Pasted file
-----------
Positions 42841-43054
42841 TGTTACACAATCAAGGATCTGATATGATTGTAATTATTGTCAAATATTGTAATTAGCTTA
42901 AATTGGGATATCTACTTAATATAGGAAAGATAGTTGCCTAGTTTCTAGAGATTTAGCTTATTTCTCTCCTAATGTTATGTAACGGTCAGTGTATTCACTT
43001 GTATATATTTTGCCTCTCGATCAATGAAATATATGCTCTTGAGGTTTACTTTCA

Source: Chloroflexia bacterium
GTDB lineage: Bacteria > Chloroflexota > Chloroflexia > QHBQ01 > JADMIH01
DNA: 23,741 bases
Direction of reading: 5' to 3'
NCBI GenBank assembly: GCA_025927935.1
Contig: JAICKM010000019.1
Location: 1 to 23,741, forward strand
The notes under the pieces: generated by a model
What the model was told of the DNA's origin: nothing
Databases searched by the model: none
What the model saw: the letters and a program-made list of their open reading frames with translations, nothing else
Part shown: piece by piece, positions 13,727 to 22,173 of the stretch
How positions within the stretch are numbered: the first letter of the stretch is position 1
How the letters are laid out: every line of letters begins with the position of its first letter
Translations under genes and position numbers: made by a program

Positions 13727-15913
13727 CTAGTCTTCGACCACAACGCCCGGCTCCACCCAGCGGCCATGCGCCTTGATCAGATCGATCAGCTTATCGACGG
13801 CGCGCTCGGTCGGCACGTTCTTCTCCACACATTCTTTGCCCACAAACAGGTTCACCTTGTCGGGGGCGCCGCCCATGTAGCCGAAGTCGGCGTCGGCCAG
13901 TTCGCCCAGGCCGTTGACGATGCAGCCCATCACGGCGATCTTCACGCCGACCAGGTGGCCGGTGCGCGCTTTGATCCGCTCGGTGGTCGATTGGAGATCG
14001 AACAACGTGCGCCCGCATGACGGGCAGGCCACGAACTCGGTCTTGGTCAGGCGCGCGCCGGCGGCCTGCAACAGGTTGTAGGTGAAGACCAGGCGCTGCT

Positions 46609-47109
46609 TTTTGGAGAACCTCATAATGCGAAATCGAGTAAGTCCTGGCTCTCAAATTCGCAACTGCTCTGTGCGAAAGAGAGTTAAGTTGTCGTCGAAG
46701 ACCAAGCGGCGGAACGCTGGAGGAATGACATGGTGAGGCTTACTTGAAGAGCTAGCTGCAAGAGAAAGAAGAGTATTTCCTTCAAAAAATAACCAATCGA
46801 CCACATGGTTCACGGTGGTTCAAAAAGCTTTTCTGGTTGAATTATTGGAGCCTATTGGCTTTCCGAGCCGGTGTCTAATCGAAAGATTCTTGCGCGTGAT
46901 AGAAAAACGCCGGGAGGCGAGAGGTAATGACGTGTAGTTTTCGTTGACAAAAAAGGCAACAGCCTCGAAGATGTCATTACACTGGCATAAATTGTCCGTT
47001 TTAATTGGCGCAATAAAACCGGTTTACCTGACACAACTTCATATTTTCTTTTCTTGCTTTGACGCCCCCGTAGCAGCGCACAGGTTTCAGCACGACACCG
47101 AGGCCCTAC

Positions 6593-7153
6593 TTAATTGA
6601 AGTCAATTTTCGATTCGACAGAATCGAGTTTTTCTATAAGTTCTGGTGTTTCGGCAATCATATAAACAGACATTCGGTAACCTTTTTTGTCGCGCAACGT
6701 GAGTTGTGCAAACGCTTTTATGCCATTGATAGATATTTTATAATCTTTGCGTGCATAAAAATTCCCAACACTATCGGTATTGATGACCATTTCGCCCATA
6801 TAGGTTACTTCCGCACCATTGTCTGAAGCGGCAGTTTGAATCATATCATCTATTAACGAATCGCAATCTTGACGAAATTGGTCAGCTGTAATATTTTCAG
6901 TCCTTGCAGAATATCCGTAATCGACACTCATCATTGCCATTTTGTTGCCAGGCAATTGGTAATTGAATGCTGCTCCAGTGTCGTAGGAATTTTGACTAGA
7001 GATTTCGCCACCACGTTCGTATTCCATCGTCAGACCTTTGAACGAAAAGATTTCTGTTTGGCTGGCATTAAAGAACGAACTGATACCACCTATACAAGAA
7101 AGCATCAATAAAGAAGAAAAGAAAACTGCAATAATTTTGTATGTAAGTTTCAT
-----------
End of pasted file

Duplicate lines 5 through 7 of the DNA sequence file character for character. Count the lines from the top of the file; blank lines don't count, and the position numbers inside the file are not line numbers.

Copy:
Source: Chloroflexia bacterium
GTDB lineage: Bacteria > Chloroflexota > Chloroflexia > QHBQ01 > JADMIH01
DNA: 23,741 bases